No, your elbow should absolutely not be locked when you make contact with the ball. Your arm should be nearly straight but with a slight bend at the point of contact, never completely locked. This will allow for your arm to move fluidly through the stroke and will enable you to brush up on the ball, creating topspin. You can see in this video that Federer's arm is almost straight, but his elbow is not locked when he makes contact with the ball, which allows his arm to turn over after contact (this motion makes the racquet move up as well as through the ball, creating topspin).
The pain you are feeling is most likely tennis elbow, which is a strain in the tendons in your elbow from overuse. In other words, your body simply isn't used to hitting balls that are coming at you with such high speeds, causing strain. Locking your elbow, however, brings your joint against your bones, so when you hit the ball, instead of relying on your muscles and tendons for structural support, the impact is going straight to your bones and elbow joint. Repeated impacts will wear down the cartilage in your elbow joint. Instead, keep a slight bend in your elbow at contact and strengthen your muscles. As far as the pain goes, there are plenty of braces out there to help with tennis elbow, but the Band It is the one that has given me the best results. Other than that, rest and ice your elbow and it should start to feel better.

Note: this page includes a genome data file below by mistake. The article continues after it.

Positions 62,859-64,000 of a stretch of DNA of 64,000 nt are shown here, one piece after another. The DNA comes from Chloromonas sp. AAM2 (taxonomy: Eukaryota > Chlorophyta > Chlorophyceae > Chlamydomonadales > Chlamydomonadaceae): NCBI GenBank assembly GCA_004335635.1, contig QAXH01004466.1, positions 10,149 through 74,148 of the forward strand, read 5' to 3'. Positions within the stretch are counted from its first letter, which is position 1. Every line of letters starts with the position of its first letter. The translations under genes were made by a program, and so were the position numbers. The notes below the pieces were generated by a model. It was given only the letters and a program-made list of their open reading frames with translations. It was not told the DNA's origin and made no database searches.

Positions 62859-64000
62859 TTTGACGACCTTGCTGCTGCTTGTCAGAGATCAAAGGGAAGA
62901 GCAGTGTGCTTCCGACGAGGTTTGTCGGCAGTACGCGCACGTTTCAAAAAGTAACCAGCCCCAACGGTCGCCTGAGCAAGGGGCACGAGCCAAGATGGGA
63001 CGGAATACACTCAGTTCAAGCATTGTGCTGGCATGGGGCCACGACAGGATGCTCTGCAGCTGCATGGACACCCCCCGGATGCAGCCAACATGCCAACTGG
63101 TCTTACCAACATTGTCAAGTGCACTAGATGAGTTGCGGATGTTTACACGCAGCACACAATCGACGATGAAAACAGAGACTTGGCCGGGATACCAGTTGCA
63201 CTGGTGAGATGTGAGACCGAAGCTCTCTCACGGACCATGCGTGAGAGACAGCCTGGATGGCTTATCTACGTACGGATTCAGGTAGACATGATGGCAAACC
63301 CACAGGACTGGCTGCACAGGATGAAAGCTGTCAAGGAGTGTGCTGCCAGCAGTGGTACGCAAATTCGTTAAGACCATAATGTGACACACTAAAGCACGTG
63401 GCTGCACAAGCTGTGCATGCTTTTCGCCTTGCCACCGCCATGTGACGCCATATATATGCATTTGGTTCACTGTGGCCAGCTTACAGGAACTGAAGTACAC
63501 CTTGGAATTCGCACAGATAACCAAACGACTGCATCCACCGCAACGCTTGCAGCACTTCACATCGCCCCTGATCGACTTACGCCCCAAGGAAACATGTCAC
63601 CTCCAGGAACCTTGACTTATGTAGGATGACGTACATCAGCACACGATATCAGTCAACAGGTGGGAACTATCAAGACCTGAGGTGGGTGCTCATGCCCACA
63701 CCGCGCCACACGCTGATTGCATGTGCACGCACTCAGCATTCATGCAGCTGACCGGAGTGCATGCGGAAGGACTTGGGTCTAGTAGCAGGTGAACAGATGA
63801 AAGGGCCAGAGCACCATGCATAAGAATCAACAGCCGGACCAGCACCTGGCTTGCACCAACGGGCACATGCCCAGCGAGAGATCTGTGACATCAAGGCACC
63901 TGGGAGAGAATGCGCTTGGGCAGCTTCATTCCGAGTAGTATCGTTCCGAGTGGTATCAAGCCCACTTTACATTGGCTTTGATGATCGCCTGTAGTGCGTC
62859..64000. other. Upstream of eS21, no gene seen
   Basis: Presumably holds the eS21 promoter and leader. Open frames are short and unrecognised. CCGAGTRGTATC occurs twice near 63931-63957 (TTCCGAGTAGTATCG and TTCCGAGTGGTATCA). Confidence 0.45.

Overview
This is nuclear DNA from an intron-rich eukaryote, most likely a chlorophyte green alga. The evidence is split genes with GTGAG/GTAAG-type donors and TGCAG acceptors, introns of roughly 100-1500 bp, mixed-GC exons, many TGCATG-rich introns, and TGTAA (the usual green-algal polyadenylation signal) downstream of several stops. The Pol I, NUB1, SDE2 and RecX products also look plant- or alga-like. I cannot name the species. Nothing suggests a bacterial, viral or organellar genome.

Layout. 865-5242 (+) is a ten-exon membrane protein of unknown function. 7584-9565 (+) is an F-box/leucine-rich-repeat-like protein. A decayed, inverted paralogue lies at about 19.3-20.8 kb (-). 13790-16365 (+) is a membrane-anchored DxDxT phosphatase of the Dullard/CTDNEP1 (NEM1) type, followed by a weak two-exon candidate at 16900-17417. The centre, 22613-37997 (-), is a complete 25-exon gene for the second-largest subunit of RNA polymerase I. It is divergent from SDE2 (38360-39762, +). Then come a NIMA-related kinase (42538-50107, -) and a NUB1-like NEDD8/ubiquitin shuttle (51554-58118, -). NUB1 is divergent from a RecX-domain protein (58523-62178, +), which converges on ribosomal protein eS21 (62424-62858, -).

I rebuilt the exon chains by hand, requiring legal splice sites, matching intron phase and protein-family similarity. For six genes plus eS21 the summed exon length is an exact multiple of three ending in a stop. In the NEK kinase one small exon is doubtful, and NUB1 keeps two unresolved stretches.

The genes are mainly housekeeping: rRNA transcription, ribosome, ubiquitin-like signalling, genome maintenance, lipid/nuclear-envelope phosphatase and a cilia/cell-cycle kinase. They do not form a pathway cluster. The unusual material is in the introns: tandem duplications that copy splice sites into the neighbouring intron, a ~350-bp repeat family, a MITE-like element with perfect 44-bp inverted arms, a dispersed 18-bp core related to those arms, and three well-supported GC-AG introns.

Source: I've been playing tennis since I could barely walk, and playing competitively since middle school. I used to teach classes with students ages 5-16 at a private club.